The first two tracks of the four supplied both follow in the same vein, while the third is a haunting, but anti-climactic instrumental with a lightly distorted narration. The fourth track closes the release in a more traditional Gothic Metal sound that could be compared to a number of the earlier artists in the genre. The songs fit well together for the most part, but there are quite a bit of untamed, rather rough-around-the-edges moments within each song.

The quality of the music is very decent in light of how it was created; as stated by the band's official page, there is a lack of interested musicians in Syria, which forced the main-man, "Poet Of Eclipse", to collaborate with session musicians over the internet. Though there is much to be desired production-wise, as an amateur effort created in such a manner, it is a rather impressive quality.

Though it is safe to say that Ecliptic Dawn has a number of elements that it could bring to the Gothic Metal genre, such as its beautiful Eastern melodies and its two satisfying vocalists, there are some significant segments of it that feel a bit recycled. At times it seems sloppy or bland, but the general idea is there. As a debut offering, it is certainly worth looking at, as it is a project that can certainly flourish if refined, but the release on its own is quite a stretch from flawless.etch from flawless.

An international collaboration - 55%

oneyoudontknow, January 2nd, 2011

The Internet has made it possible. Such should the headline of this release be, because it sums up the way this release came into being. While bands in the Middle East struggle to get their art done in an appropriate manner and may be willing to turn to Mr. Computer in order to get some assistance, "Poet Of Eclipse" was able to gather some musicians who were willing to support him in his project. Who these were can be read in the additional notes of this demo at the Metal Archives.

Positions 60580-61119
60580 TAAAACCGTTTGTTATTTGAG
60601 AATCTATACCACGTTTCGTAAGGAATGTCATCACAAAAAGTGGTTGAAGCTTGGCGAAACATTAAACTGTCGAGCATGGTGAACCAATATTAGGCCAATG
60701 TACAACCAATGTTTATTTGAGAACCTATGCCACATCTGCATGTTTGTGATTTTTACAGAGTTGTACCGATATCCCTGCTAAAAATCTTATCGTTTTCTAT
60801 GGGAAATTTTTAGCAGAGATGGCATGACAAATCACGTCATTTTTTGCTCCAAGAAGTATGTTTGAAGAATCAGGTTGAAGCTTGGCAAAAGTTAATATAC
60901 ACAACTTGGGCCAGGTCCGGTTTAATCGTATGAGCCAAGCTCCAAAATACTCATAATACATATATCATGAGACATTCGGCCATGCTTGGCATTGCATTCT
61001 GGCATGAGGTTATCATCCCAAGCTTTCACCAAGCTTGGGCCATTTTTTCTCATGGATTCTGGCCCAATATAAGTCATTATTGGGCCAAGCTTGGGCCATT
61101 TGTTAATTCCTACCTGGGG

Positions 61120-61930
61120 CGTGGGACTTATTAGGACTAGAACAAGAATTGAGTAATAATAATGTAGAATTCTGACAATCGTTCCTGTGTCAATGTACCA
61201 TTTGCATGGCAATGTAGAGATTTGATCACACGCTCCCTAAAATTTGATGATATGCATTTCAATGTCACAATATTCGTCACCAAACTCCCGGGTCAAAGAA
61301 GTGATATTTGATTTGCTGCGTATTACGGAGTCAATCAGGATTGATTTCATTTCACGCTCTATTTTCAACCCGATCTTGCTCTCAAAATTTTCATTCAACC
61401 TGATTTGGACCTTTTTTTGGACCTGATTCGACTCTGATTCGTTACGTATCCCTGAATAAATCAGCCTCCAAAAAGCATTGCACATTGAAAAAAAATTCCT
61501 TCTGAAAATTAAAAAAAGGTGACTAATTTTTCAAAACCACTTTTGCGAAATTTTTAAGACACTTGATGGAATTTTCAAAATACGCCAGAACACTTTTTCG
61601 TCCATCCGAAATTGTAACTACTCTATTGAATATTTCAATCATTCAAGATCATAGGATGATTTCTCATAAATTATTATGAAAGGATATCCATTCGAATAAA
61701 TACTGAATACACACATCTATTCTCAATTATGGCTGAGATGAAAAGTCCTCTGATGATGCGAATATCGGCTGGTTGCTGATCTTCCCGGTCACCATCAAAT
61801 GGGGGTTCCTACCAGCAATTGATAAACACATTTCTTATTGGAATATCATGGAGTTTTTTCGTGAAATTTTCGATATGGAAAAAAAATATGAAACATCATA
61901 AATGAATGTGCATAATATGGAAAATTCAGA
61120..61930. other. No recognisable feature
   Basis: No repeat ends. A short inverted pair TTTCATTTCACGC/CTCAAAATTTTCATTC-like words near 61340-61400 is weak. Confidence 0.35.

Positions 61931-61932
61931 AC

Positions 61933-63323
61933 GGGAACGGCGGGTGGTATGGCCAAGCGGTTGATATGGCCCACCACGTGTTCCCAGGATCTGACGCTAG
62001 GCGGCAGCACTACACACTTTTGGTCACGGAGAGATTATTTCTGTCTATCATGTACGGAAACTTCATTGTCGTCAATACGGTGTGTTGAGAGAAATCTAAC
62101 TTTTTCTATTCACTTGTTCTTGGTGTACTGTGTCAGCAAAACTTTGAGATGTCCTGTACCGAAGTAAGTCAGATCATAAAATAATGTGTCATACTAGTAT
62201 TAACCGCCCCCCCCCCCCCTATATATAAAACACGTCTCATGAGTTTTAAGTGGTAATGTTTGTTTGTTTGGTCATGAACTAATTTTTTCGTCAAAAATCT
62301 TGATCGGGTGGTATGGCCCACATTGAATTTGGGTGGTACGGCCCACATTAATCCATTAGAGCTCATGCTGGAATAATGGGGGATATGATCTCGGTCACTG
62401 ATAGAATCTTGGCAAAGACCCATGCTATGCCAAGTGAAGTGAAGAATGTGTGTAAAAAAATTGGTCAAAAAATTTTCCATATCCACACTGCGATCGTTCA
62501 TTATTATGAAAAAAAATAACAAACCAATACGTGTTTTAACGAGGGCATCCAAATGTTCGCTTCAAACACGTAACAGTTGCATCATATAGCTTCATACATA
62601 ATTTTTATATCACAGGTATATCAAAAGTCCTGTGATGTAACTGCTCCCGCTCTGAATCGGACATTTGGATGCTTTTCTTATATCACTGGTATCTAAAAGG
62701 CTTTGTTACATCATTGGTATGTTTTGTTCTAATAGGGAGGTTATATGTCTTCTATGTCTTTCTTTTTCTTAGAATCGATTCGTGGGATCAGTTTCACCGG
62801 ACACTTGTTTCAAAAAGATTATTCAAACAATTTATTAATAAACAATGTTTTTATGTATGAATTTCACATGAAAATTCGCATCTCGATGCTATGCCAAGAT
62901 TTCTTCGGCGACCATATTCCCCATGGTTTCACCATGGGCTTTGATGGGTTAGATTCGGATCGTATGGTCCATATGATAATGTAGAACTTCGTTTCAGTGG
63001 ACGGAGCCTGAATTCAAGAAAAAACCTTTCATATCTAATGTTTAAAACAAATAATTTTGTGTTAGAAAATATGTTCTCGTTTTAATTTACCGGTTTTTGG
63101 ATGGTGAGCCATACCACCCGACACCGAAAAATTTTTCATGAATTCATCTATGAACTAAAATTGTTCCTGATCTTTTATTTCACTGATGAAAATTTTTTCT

Well, four tracks can be found on Eternal Night of Eclipse and except for the third track – this would be an instrumental – all of these are metal ones. Gothic metal is what the band attempts to play and as such a good amount of symphonic facets, along a combination of male and females vocals, can be identified. As the guitars were performed by the guest musicians, their sound and style is actually not bad, but as they are supported by slightly cheesy keyboards, the overall impression of the sound is a rather ambivalent one. Furthermore, the drum-computer does have no positive effect on how the music is perceived as well. Everything sounds a bit too controlled and without emotion. This is by no means limited to the vocals and their impact on the performance, but the way the growls appear and also their style is a bit tiring. So, while some ideas are actually not bad, Ecliptic Dawn is never really able to ignite a spark. Eternal Night of Eclipse is a nice demo and a solid start but nothing more. You can listen to it now and then, but do not expect it to make you sit in awe.

The bottom line of this release would the following:
While the music is well crafted in general and pretty listenable, it lacks a bit of fascination as well as surprising moments.

(edit1: one small edit, as requested by the band)